At the close of the State's case, the documents relating to the defendant's armed robbery conviction in Cook County were admitted into evidence. The jury returned a verdict of guilty and the defendant was sentenced to serve one to five years in the penitentiary, to run consecutively to the sentence he was serving at the time of his escape.

The defendant first contends that the denial of his constitutional right to a preliminary hearing warrants an outright reversal of his conviction. Ill. Const. 1970, art. I, § 7 states, in pertinent part:

"No person shall be held to answer for a crime punishable by death or by imprisonment in the penitentiary unless either the initial charge has been brought by indictment of a grand jury or the person has been given a prompt preliminary hearing to establish probable cause."

There is no question that a delay of four months from the defendant's arrest to his trial without a preliminary hearing, even though there was a grand jury indictment in the interim, violated a constitutionally given right. However, we are of the opinion that the Illinois Supreme Court has ruled out the possibility of a reversal as a remedy for violation of the right to a preliminary hearing in People v. Hendrix, 54 Ill.2d 165, 295 N.E.2d 724, and People v. Howell, 60 Ill.2d 117, 324 N.E.2d 403. In Hendrix the court stated, "The second paragraph of section 7 does not provide a grant of immunity from prosecution as a sanction for its violation." (People v. Hendrix, 54 Ill.2d 165, 169, 295 N.E.2d 724, 727.) This position was reiterated in Howell. (People v. Howell, 60 Ill.2d 117, 121, 324 N.E.2d 403, 404. See People v. Price, 32 Ill. App.3d 610, 336 N.E.2d 56 (5th Dist.).) In addition, the United States Supreme Court has held that "a conviction will not be vacated on the ground that the defendant was detained pending trial without a determination of probable cause." Gerstein v. Pugh, 420 U.S. 103, 119, 43 L.Ed.2d 54, 68, 95 S.Ct. 854, 866 (1975).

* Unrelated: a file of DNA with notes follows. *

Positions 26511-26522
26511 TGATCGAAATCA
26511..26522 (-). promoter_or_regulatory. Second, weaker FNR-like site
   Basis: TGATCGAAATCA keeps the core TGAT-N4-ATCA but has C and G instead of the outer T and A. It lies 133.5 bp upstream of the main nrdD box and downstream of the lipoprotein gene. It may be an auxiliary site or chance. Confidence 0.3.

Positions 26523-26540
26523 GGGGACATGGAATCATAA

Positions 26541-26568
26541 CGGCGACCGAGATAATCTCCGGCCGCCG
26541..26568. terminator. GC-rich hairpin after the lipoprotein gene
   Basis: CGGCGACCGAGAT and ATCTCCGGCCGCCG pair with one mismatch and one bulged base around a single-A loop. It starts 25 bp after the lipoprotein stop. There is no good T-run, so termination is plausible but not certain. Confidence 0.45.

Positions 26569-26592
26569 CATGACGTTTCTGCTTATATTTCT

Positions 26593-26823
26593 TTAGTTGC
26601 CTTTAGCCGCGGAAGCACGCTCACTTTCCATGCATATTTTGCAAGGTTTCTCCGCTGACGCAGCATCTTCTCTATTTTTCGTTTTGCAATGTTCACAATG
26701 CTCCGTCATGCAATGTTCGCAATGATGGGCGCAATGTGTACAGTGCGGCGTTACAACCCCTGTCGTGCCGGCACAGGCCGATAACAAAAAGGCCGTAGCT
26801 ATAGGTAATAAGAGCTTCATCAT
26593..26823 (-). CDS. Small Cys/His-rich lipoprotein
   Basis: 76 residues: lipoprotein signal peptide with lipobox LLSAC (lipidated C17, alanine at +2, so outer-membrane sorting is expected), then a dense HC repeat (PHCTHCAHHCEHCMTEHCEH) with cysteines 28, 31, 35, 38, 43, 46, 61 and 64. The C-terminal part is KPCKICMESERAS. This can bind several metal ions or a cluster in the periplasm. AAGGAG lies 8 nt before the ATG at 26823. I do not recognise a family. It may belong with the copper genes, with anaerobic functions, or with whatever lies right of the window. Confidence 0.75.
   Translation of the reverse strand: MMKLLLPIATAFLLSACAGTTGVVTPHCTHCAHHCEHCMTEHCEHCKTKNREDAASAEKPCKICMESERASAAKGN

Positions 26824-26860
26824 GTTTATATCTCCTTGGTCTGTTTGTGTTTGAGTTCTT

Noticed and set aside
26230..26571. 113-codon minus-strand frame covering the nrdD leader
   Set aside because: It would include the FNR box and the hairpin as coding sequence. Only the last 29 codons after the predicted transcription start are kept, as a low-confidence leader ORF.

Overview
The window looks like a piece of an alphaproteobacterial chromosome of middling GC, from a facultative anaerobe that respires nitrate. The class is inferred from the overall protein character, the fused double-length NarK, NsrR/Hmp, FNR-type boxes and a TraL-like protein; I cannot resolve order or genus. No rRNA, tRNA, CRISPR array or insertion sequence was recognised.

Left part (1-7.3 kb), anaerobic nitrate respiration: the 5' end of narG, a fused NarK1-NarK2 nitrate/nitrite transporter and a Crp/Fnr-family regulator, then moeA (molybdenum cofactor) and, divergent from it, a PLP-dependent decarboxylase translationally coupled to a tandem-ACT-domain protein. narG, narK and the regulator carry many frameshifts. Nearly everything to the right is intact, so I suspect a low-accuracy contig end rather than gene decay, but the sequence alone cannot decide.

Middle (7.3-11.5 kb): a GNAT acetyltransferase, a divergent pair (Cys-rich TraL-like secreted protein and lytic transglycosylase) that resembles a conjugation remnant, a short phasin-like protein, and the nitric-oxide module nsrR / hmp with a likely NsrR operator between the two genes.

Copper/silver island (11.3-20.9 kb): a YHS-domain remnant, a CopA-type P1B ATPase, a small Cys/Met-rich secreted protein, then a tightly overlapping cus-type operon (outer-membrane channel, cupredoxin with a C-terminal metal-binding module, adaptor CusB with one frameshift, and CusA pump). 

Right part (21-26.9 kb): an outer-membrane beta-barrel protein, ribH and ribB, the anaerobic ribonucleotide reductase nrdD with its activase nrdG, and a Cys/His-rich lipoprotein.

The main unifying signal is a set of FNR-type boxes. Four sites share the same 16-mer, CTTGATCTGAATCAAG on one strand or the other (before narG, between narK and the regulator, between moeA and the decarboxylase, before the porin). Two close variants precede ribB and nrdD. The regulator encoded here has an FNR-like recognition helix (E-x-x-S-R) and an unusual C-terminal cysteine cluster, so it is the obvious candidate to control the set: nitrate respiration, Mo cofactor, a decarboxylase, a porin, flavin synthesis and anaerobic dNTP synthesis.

• 1, 2 The most important distinction to be made in the instant case is, however, that a determination of probable cause was made when the grand jury returned an indictment. In a special concurring opinion in the Hendrix case this constitutional provision was interpreted to require simply a prompt determination of probable cause, whether by means of a preliminary hearing or grand jury consideration. In Howell the court adopted the premise of the concurring opinion and held that article I, section 7 required only that a prompt determination of probable cause be made either by the grand jury or by means of a preliminary hearing. This rule was followed by this court in People v. Moore, 28 Ill. App.3d 1085, 329 N.E.2d 893.

The defendant's second contention is that he was prejudiced by the court's denial of his motion to exclude the testimony of witnesses whose names were not listed on the indictment. He argues that the State's failure to furnish him with a copy of the indictment not only prevented him from learning the names of the State's witnesses but precluded him from learning the exact nature of the charge as well. After carefully comparing the language of the indictment and that of the complaint, a copy of which the defendant did receive, we are unable to say that any prejudice resulted. The variation in language was immaterial. The fact that the complaint was originally given to the defendant in the absence of counsel is likewise ...